Just beyond the twin statues of Cambodian dragons that flank the gate to the Nevis Botanical Gardens lies a tranquil oasis of stunning and delicate flora hailing from all over the world. Wrapped around the ruins of a lost temple, this five-acre rainforest conservatory features waterfalls, lily ponds, a bamboo grove, a tropical fruit garden, over 100 species of palms, and a vibrant orchid collection that’s recognized as one of the largest in the Caribbean.
A wondrous array of tropical color isn’t the only exotic allure inside the garden grounds. Thoughtfully dispersed through its lush, winding pathways are scores of sculptures and artifacts, including a replica of a pre-Columbian Olmec head and a Ganesh statue from India. In the heart of this verdant enclave, complete with flitting purple hummingbirds and talkative African green parrots, sits Oasis in the Gardens — a restaurant serving world-renowned Thai cuisine and offering striking veranda views of Nevis Peak, Charlestown, and St. Kitts.
Friar’s Bay, St. Kitts
After a short, two-mile ferry ride from Nevis across “The Narrows,” you’ll find the volcanic island of St. Kitts. With an economy dependent on the exportation of sugar cane up until 2005, the island is relatively new to the tourist industry. What this means for visitors, at least for the time being, is that St. Kitts remains a unique enclave replete with authentic and unfettered local Caribbean culture.
As St. Kitts tapers off into a thin peninsula on its southern end, a stark duality can be observed at Friar’s Bay where the Atlantic Ocean meets the Caribbean Sea. Just a thin strip of land separates the sprawling, choppy Atlantic from the calmer Caribbean, and observing the contrast of the two bodies of water is spectacular on its own. Add to that the choice of two pristine beaches and some of the island’s best snorkeling opportunities, and you’ll be hopping back and forth to savor the unique characteristics of each.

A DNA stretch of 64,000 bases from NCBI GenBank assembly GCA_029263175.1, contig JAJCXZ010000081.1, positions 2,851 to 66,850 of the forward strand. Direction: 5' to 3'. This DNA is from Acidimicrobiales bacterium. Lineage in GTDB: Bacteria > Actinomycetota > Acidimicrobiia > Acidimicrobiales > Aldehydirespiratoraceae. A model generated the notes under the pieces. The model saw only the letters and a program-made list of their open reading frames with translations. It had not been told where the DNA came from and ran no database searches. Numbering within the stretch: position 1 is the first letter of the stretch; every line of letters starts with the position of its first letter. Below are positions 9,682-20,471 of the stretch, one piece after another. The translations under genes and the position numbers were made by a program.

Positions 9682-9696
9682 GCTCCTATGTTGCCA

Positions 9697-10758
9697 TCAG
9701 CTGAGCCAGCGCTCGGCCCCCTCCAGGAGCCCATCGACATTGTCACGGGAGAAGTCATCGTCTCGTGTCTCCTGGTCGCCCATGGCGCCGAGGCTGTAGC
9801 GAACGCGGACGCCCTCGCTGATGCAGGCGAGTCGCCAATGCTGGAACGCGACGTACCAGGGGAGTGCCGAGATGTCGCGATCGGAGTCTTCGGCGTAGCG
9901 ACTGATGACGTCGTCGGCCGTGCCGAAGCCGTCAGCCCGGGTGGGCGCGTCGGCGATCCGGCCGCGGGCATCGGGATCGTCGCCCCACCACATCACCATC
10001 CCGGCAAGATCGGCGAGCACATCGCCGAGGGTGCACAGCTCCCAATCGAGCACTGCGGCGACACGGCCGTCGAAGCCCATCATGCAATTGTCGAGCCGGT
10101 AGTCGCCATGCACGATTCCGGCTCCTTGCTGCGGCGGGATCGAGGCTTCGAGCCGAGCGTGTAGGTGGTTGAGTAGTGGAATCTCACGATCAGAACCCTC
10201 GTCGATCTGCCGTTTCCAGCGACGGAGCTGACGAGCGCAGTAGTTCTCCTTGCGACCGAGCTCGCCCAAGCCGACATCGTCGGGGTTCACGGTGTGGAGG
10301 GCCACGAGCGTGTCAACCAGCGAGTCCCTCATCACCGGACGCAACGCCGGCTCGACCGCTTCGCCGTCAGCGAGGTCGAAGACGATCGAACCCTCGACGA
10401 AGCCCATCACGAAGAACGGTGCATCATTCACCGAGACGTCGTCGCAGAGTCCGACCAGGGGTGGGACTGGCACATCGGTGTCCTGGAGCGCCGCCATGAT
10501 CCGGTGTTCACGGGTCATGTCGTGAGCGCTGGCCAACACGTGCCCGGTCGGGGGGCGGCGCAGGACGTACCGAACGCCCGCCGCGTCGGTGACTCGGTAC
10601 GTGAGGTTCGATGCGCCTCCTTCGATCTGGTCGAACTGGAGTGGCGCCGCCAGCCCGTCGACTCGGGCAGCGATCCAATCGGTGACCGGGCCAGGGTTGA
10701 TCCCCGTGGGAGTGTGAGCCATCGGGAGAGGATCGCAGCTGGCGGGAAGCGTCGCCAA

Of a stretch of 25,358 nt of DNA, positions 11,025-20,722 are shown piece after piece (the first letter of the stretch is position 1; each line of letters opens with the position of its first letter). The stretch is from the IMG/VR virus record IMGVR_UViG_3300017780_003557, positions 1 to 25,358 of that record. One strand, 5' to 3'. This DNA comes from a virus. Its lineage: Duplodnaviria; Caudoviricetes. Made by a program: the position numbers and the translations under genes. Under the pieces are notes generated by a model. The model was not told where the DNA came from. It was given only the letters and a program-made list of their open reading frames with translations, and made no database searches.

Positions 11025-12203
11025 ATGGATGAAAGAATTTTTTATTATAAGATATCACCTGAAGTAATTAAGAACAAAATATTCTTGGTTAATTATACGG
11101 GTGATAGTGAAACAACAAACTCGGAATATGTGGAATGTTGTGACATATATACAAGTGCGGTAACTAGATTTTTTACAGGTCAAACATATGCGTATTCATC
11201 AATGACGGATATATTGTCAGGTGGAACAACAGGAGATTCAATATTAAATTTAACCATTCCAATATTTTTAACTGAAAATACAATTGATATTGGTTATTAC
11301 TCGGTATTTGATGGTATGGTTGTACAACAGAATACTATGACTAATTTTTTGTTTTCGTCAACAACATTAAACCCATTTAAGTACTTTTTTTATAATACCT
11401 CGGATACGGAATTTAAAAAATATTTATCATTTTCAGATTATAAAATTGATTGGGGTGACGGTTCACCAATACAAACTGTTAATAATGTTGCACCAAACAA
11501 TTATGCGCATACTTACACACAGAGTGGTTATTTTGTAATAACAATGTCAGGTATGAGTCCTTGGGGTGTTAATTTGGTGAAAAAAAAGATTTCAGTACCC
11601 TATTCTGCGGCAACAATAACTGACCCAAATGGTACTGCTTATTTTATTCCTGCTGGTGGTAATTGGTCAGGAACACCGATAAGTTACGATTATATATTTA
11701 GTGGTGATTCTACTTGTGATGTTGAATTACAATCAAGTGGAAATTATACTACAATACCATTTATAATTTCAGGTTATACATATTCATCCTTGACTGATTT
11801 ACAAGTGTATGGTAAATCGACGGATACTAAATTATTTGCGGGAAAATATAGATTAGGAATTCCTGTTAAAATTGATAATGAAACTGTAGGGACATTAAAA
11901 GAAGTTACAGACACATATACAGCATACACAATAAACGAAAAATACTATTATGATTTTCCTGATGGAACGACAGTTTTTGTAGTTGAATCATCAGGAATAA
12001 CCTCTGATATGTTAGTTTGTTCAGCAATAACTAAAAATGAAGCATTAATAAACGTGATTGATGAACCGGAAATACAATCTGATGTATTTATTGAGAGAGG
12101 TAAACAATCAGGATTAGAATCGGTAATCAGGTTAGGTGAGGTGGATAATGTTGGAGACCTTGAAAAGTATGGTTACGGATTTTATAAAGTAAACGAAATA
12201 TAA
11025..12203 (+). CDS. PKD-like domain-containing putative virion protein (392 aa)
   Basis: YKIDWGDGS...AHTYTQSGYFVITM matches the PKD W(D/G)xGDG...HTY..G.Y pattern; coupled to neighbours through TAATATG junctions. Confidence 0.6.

Fountain Cavern National Park, Anguilla
For a taste of what life may have been like for natives who originally inhabited Anguilla, pay a visit to Fountain Cavern National Park, a protected archeology site and treasured testament to the history and culture of the Amerindian Taino people. The focal point of the park, set back in a cave 70 feet above the sea, is the Fountain itself. Long used as a local source for reliably clean water, it continuously pumps a fresh stream into Shoal Bay from 50 feet below Anguilla.
Once a place of supernatural worship, the Fountain is the oldest ceremonial cave site in the Caribbean — and through archeological studies of the various glyphs and rock carvings spanning 1,000 years, it’s also deemed as the longest used. Hanging from the massive domed limestone cavern is a 16-foot stalagmite where natives carved the head of Jocahu, the Taino spirit of fertility. Believing that the sun, the moon, and the first people emerged from caves, Caribbean Amerindians used the cavern and its vast, interconnected network of underground grottos to honor the deities in their pantheon and ward off evil spirits.